Thursday, October 29, 2009

How I Became a Volunteer

My name is Ellen. I am 47 years old. And I volunteer...a lot! In 1997, after 13 years in fashion merchandising and retail management, I hung up my pumps and took on the role of stay-at-home mom. Immediately, I began searching for a job description that was more impressive. "Stay-at-home mom" sounded so banal but more importantly it did not give me any idea of what I was supposed to do all day long. I was used to tangible results at the end of each day to measure my productivity. So, how was I supposed to evaluate myself now: how many diapers I changed each day? how many loads of laundry I finished? how many types of body fluid stains remained in my carpets? I briefly considered the whole Martha Stewart/domestic diva path but had to remind myself that my German "get a bigger hammer" mindset and my naturally brown thumb were really not conducive to success in this pursuit. I struggled to come up with meaningful criteria that would provide me with some goals and structure to my new daily routines.
I dabbled in some classroom assistance when Emily was in first and second grade. I even donned a toga and acted out scenes from Roman history. But then we moved and I found myself once again in a new community feeling disconnected and a bit bored. I must have been giving off some kind of scent because the parents -- okay, the moms -- who ran our elementary school parent club soon sniffed me out. It began innocently enough: would I be willing to run the school t-shirt program. With my retail background, it seemed very manageable, so I said yes. Then, Joey's kindergarten teacher asked each parent to volunteer once a week in the classroom to help out during "stations". I was reluctant at first as Jack was only a year old and I was not sure I wanted to relinquish precious nanny-time to spend it with 34 kindergartners. Mrs. Roy gently but firmly assured me that "yes" was the only answer she would accept. And so began my true foray into the black hole of need known as volunteering.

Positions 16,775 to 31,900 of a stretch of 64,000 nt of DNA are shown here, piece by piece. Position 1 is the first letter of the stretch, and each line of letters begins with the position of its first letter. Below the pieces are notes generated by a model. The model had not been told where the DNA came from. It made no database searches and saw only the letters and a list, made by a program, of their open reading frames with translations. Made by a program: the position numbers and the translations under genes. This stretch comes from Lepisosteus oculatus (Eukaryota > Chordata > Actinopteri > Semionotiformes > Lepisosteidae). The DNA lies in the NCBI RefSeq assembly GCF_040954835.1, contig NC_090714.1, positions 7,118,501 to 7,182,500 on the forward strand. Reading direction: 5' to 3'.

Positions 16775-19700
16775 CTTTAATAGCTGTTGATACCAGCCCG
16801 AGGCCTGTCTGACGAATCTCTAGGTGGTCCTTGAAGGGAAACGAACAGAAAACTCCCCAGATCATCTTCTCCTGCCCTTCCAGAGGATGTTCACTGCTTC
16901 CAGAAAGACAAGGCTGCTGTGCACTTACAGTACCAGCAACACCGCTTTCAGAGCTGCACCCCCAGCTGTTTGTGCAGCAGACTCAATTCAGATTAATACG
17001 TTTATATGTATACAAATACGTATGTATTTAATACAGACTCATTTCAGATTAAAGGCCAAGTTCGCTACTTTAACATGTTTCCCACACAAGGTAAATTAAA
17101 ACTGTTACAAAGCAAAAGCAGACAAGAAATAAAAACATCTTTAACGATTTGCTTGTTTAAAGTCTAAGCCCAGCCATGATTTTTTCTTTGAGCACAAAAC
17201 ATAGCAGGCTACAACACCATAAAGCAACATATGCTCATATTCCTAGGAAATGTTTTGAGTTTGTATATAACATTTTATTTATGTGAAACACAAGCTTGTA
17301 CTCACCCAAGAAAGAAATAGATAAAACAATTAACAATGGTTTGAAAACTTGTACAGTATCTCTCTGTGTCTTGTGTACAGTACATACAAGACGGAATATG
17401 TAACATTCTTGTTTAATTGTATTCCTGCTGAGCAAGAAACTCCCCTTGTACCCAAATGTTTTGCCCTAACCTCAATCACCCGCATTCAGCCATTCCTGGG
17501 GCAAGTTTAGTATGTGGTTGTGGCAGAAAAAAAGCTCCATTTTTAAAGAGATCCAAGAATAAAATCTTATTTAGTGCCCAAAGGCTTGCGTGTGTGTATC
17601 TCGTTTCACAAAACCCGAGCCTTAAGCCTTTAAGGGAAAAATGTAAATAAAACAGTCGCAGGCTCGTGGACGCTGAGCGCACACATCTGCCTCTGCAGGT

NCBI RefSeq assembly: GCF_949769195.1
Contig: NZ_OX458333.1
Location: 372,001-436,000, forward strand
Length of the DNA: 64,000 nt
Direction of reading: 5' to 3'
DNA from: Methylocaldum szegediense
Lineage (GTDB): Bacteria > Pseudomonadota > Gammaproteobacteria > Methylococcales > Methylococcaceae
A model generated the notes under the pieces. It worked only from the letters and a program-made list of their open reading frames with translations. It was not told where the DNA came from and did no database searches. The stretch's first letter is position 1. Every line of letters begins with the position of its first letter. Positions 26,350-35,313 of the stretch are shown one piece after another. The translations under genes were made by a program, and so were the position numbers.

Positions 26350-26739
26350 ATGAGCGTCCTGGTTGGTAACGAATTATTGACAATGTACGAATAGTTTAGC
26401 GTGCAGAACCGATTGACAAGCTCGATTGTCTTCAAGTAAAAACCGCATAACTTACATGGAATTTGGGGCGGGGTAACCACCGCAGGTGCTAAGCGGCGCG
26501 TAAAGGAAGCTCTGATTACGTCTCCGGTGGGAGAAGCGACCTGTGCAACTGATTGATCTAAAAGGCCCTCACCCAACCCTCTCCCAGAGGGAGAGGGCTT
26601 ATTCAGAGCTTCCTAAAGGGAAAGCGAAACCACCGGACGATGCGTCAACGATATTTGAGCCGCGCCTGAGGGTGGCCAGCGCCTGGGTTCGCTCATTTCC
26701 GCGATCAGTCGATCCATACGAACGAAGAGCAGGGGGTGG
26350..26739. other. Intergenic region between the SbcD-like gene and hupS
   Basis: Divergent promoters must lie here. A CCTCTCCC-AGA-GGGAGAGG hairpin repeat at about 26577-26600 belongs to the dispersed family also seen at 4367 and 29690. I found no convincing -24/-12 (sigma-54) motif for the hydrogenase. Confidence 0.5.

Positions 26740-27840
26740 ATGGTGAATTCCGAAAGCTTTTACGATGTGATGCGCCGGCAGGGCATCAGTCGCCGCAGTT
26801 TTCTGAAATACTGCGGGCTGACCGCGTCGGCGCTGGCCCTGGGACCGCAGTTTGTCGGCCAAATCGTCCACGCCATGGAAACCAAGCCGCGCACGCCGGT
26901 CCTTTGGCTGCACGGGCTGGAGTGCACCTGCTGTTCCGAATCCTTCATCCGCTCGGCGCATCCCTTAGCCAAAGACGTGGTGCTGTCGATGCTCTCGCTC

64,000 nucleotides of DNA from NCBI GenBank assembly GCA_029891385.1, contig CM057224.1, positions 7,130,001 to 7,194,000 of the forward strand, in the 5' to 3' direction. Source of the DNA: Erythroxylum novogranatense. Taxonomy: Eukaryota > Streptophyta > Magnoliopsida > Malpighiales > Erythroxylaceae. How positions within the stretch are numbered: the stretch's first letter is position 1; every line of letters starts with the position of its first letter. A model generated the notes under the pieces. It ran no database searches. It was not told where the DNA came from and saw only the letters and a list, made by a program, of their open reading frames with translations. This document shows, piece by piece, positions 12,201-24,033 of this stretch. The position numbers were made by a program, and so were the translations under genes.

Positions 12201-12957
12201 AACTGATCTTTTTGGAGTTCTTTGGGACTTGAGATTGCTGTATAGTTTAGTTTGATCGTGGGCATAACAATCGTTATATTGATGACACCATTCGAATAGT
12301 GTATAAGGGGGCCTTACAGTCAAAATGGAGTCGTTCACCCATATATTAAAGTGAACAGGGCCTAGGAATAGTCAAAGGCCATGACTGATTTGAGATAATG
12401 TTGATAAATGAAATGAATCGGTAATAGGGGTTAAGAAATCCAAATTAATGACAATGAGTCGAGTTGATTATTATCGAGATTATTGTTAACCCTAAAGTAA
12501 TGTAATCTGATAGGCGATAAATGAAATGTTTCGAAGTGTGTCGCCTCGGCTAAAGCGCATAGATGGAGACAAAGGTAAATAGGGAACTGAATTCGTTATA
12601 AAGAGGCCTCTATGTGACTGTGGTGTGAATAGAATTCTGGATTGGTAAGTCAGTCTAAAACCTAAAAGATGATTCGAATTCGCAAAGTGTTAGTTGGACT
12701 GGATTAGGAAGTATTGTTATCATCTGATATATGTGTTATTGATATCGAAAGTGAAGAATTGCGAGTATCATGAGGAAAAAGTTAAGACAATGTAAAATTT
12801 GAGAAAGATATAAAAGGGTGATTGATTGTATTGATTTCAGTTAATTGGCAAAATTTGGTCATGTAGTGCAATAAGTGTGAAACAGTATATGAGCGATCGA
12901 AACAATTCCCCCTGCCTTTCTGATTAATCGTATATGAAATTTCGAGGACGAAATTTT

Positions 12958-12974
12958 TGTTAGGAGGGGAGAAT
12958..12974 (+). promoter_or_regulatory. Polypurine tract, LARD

What originated from a sense of obligation and personal discontent quickly evolved into a true calling. Over the past 12 years, I have discovered that working in my kids' classrooms is a fantastic way to get to know the teachers and students as well as the other parents. I encountered a wonderful world of (mostly) women like me, both in and out of the work force, who wanted to be a presence in their children's school lives and give back to the community. I developed life long friendships with amazingly talented people. We created a wide support network -- it really does take a village -- and assisted one another with carpools, parenting dilemmas, school challenges, family management and more than the occasional glass of wine. While I had been looking for this kind of dynamic for myself, I was surprised to find how much it benefitted my children as well. My understanding of their school environment helped me develop a home and extra curricular structure that better supported their personal growth and achievement. My interaction with the teachers and the school administration provided for an appreciation of what school could and could not do for my kids; when I needed to push and when I needed to pull. And, unexpectedly, my volunteering became an example of how giving back not only adds value to a community but to our role within it.
With our subsequent moves, I have looked to recreate this sense of community for my family by throwing myself again into the pool of academic activism. It is different each time as my kids get older, are no longer all in the same school and develop independent interests and activities. And as Jack, my youngest, is in his last year of elementary school, my career in the classroom is wrapping up. But I am hooked and plan to remain active in K-12 public education although I find my focus is shifting to a more macro orientation. Now, if only I could get paid...In hindsight, it would appear that I should have made a career in education and volunteered in retail.

Tuesday, October 20, 2009

Today's Horoscope